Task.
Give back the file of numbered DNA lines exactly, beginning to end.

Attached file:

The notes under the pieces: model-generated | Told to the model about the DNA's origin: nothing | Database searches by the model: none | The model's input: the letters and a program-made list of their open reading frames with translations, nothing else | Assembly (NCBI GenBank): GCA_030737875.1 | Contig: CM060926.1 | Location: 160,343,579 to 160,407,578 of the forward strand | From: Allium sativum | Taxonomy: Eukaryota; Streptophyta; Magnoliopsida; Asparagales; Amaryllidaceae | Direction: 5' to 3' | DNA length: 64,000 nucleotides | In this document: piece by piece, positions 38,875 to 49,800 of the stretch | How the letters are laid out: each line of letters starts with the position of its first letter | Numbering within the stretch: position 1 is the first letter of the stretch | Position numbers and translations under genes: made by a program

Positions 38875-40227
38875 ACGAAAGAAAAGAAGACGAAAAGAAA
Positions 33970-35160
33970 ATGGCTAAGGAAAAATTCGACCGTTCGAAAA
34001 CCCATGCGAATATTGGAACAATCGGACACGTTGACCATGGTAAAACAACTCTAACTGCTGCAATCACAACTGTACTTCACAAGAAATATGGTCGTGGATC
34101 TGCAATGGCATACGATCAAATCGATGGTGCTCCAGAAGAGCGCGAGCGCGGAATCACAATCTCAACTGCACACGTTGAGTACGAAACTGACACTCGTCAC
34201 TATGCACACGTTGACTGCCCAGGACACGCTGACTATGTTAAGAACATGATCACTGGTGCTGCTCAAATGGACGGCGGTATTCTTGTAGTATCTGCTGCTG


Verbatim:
The notes under the pieces: model-generated | Told to the model about the DNA's origin: nothing | Database searches by the model: none | The model's input: the letters and a program-made list of their open reading frames with translations, nothing else | Assembly (NCBI GenBank): GCA_030737875.1 | Contig: CM060926.1 | Location: 160,343,579 to 160,407,578 of the forward strand | From: Allium sativum | Taxonomy: Eukaryota; Streptophyta; Magnoliopsida; Asparagales; Amaryllidaceae | Direction: 5' to 3' | DNA length: 64,000 nucleotides | In this document: piece by piece, positions 38,875 to 49,800 of the stretch | How the letters are laid out: each line of letters starts with the position of its first letter | Numbering within the stretch: position 1 is the first letter of the stretch | Position numbers and translations under genes: made by a program

Positions 38875-40227
38875 ACGAAAGAAAAGAAGACGAAAAGAAA
Positions 33970-35160
33970 ATGGCTAAGGAAAAATTCGACCGTTCGAAAA
34001 CCCATGCGAATATTGGAACAATCGGACACGTTGACCATGGTAAAACAACTCTAACTGCTGCAATCACAACTGTACTTCACAAGAAATATGGTCGTGGATC
34101 TGCAATGGCATACGATCAAATCGATGGTGCTCCAGAAGAGCGCGAGCGCGGAATCACAATCTCAACTGCACACGTTGAGTACGAAACTGACACTCGTCAC
34201 TATGCACACGTTGACTGCCCAGGACACGCTGACTATGTTAAGAACATGATCACTGGTGCTGCTCAAATGGACGGCGGTATTCTTGTAGTATCTGCTGCTG